WHEREAS today, various Little People organizations exist worldwide, including Little People of Manitoba (LPM) because of the parent organization Little People of America (LPA) formed in 1957 by people like actor Billy Barty and his commitment to inclusiveness and his dedication to our community; and
WHEREAS the first LPA meeting was monumental for a group of people who were severely mislabeled and misunderstood by society and the LPM is a non-profit, registered charity, dedicated to creating awareness about prominent issues and providing social support for people with dwarfism; and
WHEREAS it is the mission of LPM to create awareness and to educate the general public about dwarfism; to promote a positive image of people of short stature; to provide social, emotional and educational support to people of short stature and their families; to encourage life-long acquaintance­ship; and to enhance life opportunities for all little persons in Manitoba; and
WHEREAS in declaring October 25 as Dwarfism Awareness Day, LPM hopes to raise awareness that "People with dwarfism are no different than any other person. We may just need a well-placed stool."; and
WHEREAS established in Winnipeg in 1981, LPM is part of a worldwide network of Little People organizations with membership consisting of persons of short stature, as well as families and friends from different genders, ethnicities, socio-economic status and sexual orientations; and
WHEREAS approximately one in 40,000 people are born with dwarfism, eighty percent of them have average height parents and siblings who have a 50‑50 chance of passing the dwarfism gene on to their child; and
WHEREAS it does not generally affect cognitive abilities, there are over 200 distinct forms of dwarfism and skeletal dysplasia which affect bone growth resulting in a typical height range of 2'8" to 4'5"; and
WHEREAS in July 2009 the word "midget" was declared inappropriate and offensive and persons born with dwarfism prefer to be referred to by their own name, other acceptable terms are: having dwarfism, short stature, little person, LP, and the medical terminology use of dwarf.
      THEREFORE BE IT RESOLVED that the provincial government be urged to increase opportunities and promote awareness for persons with dwarfism and dedicate October 25th annually as  Dwarfism Awareness Day.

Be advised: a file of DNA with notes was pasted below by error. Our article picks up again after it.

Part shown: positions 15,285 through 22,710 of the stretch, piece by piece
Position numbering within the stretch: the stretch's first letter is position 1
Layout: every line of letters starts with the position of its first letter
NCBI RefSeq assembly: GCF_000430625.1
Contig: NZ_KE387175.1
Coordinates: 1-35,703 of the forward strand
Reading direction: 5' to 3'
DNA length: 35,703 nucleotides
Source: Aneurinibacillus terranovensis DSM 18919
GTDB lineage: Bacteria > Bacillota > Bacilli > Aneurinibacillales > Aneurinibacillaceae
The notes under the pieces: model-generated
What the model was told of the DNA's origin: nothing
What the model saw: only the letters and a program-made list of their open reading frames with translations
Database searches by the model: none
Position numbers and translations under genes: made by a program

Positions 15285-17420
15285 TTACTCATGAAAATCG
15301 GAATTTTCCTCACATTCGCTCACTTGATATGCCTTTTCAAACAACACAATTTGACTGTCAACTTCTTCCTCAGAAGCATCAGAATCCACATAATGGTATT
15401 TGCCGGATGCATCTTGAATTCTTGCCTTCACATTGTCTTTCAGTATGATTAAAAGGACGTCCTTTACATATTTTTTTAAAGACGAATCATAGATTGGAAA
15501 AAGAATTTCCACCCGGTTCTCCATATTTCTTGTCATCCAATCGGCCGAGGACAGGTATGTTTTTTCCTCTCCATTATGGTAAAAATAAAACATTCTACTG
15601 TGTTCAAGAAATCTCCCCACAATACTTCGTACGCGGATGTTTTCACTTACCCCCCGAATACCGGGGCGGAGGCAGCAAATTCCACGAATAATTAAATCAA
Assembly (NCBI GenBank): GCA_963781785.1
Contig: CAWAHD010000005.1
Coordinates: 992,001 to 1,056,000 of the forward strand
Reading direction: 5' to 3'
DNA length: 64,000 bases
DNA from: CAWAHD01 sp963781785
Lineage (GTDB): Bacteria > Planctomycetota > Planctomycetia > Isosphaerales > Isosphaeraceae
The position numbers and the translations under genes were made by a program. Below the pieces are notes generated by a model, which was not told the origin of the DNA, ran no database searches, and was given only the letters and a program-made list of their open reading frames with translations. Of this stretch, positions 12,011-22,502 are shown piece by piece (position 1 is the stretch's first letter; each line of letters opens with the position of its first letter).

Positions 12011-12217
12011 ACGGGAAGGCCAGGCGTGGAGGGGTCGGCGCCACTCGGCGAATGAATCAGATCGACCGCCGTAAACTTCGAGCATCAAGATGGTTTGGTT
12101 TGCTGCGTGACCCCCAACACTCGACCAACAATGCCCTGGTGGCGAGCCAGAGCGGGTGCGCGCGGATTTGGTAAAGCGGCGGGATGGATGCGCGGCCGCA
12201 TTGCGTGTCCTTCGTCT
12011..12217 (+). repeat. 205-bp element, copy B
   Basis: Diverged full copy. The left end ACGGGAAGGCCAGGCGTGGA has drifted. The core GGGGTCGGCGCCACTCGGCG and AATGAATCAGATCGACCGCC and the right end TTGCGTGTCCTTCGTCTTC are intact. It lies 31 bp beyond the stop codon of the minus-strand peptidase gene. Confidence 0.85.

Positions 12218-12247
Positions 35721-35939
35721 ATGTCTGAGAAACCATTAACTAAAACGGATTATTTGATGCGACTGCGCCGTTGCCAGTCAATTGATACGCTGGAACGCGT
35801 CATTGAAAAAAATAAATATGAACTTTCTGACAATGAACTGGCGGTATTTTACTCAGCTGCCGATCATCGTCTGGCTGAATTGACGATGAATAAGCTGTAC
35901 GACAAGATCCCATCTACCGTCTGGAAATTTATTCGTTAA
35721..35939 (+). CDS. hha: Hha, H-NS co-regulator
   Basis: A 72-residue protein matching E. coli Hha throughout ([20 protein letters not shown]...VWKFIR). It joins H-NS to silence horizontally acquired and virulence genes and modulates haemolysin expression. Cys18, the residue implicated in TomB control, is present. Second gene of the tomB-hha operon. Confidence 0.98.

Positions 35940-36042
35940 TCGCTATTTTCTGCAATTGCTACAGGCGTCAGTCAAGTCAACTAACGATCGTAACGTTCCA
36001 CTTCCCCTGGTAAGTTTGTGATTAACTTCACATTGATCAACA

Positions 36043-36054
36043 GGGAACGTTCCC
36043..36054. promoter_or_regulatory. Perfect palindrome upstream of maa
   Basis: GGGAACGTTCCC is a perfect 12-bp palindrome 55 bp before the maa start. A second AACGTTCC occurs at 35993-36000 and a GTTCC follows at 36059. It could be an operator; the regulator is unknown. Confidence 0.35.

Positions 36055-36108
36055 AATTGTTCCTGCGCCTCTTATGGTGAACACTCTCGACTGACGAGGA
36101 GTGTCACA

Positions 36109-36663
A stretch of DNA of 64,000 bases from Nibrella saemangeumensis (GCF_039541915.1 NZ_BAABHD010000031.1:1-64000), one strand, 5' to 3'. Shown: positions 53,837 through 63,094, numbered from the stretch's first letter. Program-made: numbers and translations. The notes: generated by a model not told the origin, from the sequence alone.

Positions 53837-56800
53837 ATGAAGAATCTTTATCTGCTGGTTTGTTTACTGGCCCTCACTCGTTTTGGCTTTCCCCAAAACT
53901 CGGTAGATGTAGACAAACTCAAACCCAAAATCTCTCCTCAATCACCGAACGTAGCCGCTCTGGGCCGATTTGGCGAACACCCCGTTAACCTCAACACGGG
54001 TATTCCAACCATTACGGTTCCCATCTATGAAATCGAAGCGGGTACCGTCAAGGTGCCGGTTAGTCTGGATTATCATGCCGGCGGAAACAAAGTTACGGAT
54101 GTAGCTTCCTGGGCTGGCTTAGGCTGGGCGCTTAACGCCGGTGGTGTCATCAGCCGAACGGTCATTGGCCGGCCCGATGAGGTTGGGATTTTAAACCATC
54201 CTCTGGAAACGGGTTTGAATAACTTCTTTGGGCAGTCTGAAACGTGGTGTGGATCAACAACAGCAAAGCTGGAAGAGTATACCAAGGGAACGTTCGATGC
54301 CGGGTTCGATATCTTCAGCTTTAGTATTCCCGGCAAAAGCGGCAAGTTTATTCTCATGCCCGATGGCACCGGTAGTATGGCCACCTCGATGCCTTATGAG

Thursday, October 19, 2017

A Basic Income Program for all Manitobans

Gerrard will create a task force to develop basic income
program ready for 2020.

Winnipeg, MB – Today Jon Gerrard announced together with David Northcott, a task force to
develop a province-wide basic income program for all Manitobans.

Jon Gerrard said, “Should I be elected leader of the Manitoba Liberal party on October 21, one
of my first acts will be to appoint David Northcott as chair of a task force to develop the basic
income program. He will utilize his experience with Winnipeg Harvest along with guidance
from those with lived experience to create it."

A basic income, or guaranteed minimum income program, has been talked about for years, and
pilots are underway currently in Ontario. The plan to be developed by the Task Force chaired by David Northcott will be a province-wide basic income program which uses the tax system to implement it, and
will include supports for community and social engagement through volunteerism. The program will decrease poverty and protect the dignity of recipients while maintaining essential services

“In my training as an economist, and subsequently, I have watched the work on a basic income
program as it has evolved, and I believe the time is now to deliver it,” said Gerrard. “It is
important now, more than ever, not just to help those who are poor, but to ensure a basic
income level for those who find themselves out of work and in transition to a new job.
It will allow, for example, a more adequate period of retraining than is allowed under current

The Task Force will include Sid Frankel, Associate Professor of the University of Manitoba
Faculty of Social Work, and Les Johnson, Economist and President of The Manitoba Institute of Management, as well as the chair David Northcott, former executive director of Winnipeg Harvest. “I am excited by the prospect of designing a workable system for Manitoba,” said Northcott. “I have long dreamed of the day when we could have a basic income program to support people to reduce poverty and reduce the need for food banks.”

“As a political economist, I believe this program could be revenue neutral in 4 years,” said Les
Johnson, “it can quickly become a matter of fact with a tax revenue analysis.”

See this link for a short video of announcement

Saturday, October 14, 2017

Thank you Bertha Travers, Jack King and Clarice Leader for your support in the contest for the leadership of the Manitoba Liberal Party

This leadership contest is about building the Manitoba Liberal Party and improving our province, Manitoba.

See the videos of their comments by clicking on the links below: